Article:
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Climate Changing Game: How Much Footprint an eBike Has

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Climate Changing

We’ve mentioned this earlier multiple times: eBikes are a perfect green alternative to mopeds and fuel-powered cars. Using an eBike for daily commuting, you can severely decrease your carbon footprint, making this planet a little safer for everyone.

Let’s take a closer look at how exactly eBike reduces your carbon footprint compared to other vehicles.

A car vs an eBike

In terms of spending, eBikes look like the best decision ever compared to cars:

  • the cost of an eBike is usually 5-9 times lower than a car’s one;
  • instead of paying somewhere around $100 for a full tank, you only spend around $24-34 per year for charging your eBike ‒ even less if you don’t drive it on a daily basis;
  • eBike maintenance is easier and more affordable.

So, eBikes have even two advantages over cars: they’re more eco-friendly and more affordable. 

But you might ask, “is a vehicle really green if its production chain leaves a heavy carbon footprint?”. The question is 100% legit, and we’re fully aware of it.

So, how green is eBike manufacturing?

Well, it’s not technically green. But compared to car manufacturing, it’s your the most ecological option. 

Manufacturing emissions of the car start at 45g of CO2 per mile. Compared to that of an eBike with its’ ~9g per mile, cars emit five times more CO2 ‒ and this is only a start!

Another thing that has to be taken into consideration is the Li-Ion battery. These batteries are well-known for their long lifespan and good capacity, but manufacturing a battery is still damaging to the environment. The dirtiest part is the mining of lithium. A lot of compounds produced during the process emit nine times more CO2 than the total weight of mined lithium.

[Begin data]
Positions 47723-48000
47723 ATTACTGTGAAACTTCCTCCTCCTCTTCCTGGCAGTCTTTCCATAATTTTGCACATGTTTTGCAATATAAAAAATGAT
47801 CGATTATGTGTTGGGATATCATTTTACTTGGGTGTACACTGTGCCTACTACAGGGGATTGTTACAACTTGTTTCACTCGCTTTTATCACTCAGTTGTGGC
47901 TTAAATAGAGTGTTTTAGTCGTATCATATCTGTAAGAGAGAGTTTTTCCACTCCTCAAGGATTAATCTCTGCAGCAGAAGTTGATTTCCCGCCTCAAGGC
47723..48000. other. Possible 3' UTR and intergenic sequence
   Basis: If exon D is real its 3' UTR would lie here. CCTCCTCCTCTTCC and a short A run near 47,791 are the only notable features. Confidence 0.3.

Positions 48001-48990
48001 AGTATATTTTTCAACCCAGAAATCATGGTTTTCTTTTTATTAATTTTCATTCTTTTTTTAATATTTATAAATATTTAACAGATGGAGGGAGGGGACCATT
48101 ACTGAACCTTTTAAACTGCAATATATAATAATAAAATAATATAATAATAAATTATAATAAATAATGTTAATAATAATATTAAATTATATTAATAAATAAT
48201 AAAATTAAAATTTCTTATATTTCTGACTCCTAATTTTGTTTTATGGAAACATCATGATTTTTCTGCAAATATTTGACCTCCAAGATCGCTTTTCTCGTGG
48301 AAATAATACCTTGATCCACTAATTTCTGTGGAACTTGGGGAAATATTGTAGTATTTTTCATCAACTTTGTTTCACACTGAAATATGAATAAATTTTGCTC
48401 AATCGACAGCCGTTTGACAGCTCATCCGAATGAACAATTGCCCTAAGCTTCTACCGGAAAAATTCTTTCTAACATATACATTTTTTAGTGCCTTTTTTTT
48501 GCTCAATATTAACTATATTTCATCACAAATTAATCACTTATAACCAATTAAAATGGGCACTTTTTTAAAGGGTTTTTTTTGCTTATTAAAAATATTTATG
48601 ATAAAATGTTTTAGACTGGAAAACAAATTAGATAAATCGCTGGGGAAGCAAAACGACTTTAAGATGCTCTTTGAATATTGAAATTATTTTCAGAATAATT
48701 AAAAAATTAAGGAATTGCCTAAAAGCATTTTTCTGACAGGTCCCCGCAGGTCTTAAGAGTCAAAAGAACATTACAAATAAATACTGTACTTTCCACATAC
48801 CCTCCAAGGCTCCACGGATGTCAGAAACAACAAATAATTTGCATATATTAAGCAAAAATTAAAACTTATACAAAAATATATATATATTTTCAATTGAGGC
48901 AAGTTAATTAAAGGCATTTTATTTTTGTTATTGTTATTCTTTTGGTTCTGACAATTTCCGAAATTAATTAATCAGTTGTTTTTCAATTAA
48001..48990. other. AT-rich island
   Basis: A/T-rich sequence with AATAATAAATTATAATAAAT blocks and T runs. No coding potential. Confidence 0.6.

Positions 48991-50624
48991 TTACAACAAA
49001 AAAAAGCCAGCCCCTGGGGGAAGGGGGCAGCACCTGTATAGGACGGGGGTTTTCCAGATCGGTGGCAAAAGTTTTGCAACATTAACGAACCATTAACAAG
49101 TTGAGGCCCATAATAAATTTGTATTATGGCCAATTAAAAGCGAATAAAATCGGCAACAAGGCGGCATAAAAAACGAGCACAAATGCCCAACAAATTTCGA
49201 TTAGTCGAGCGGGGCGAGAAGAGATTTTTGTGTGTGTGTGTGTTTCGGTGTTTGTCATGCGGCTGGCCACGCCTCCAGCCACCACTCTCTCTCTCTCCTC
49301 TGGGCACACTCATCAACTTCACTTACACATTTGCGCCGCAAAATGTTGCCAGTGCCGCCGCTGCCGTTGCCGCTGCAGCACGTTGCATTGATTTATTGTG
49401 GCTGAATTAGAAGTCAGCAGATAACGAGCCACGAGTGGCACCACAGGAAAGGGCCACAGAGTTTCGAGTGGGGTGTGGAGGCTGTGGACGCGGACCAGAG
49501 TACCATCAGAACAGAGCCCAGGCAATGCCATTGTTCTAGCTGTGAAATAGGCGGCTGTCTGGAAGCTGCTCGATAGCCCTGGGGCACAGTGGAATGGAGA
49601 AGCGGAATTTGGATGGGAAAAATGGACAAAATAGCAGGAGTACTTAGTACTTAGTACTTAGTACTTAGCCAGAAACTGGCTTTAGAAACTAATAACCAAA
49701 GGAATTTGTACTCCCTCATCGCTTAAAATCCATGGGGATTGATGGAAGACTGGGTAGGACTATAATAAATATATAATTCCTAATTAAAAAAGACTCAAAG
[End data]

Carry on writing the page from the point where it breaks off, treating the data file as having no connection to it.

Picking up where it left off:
Of course, there is always a recycling option, and it’s getting more and more recognition around the world. However, despite lithium being widely used in electronics, recycling it still costs a lot. Mining is a cheaper way to get lithium, but with a growing trend of electric vehicles, it’s completely possible that a few years from now things will change, and recycling Li-Ion batteries will be the most convenient way to get lithium.

Shipping is another factor here. Whatever shipping method you choose 一 air cargo, sea shipping, or by truck ‒ you will always end up with a noticeable carbon footprint. For now, it’s impossible to fully avoid these emissions. 

But if you think about it, cars have a way heavier CO2 footprint during the shipment process. It all starts when different manufacturers ship parts for cars, ending with fewer cars fitting into the carrier. You know, cars are way bigger than eBikes, and they logically take more cargo space. The same cargo can fit four or even five times more electric bikes than cars, especially considering that they’re getting shipped in a disassembled state.

And what about riding an eBike?

Within the lifespan of an average electric bike, the total carbon footprint of this vehicle will be no heavier than 100 kilos ‒ and only if you ride daily or take some long trips. As for cars…gas emits enormous amounts of CO2 and heat, that’s not a secret to anyone. Even electric cars like Tesla, having a powerful Li-Ion battery, still emit around five tonnes of CO2 per year due to a bigger capacity and power.

Let’s take a look at some other numbers. It is established that an eBike emissions per mile are as low as 8-9g, taking into consideration the most significant source of these emissions ‒ the battery. Of course, it heavily depends on your riding style and preferences ‒ if you opt to ride without using a pedal-assist system a lot, your emissions can be even lower. 

But what about electricity? Surely it doesn’t appear out of nowhere, and it’s not like we have completely green energy plants in every city. Good news: electricity consumption of an electric bike sums up to as low as 2g per mile. Way better than fuel, and much cheaper.

You can’t be 100% green unless you’re a tree. But what you can actually do to prevent climate change is to support green energy, electric vehicles, and smarter city commuting. 

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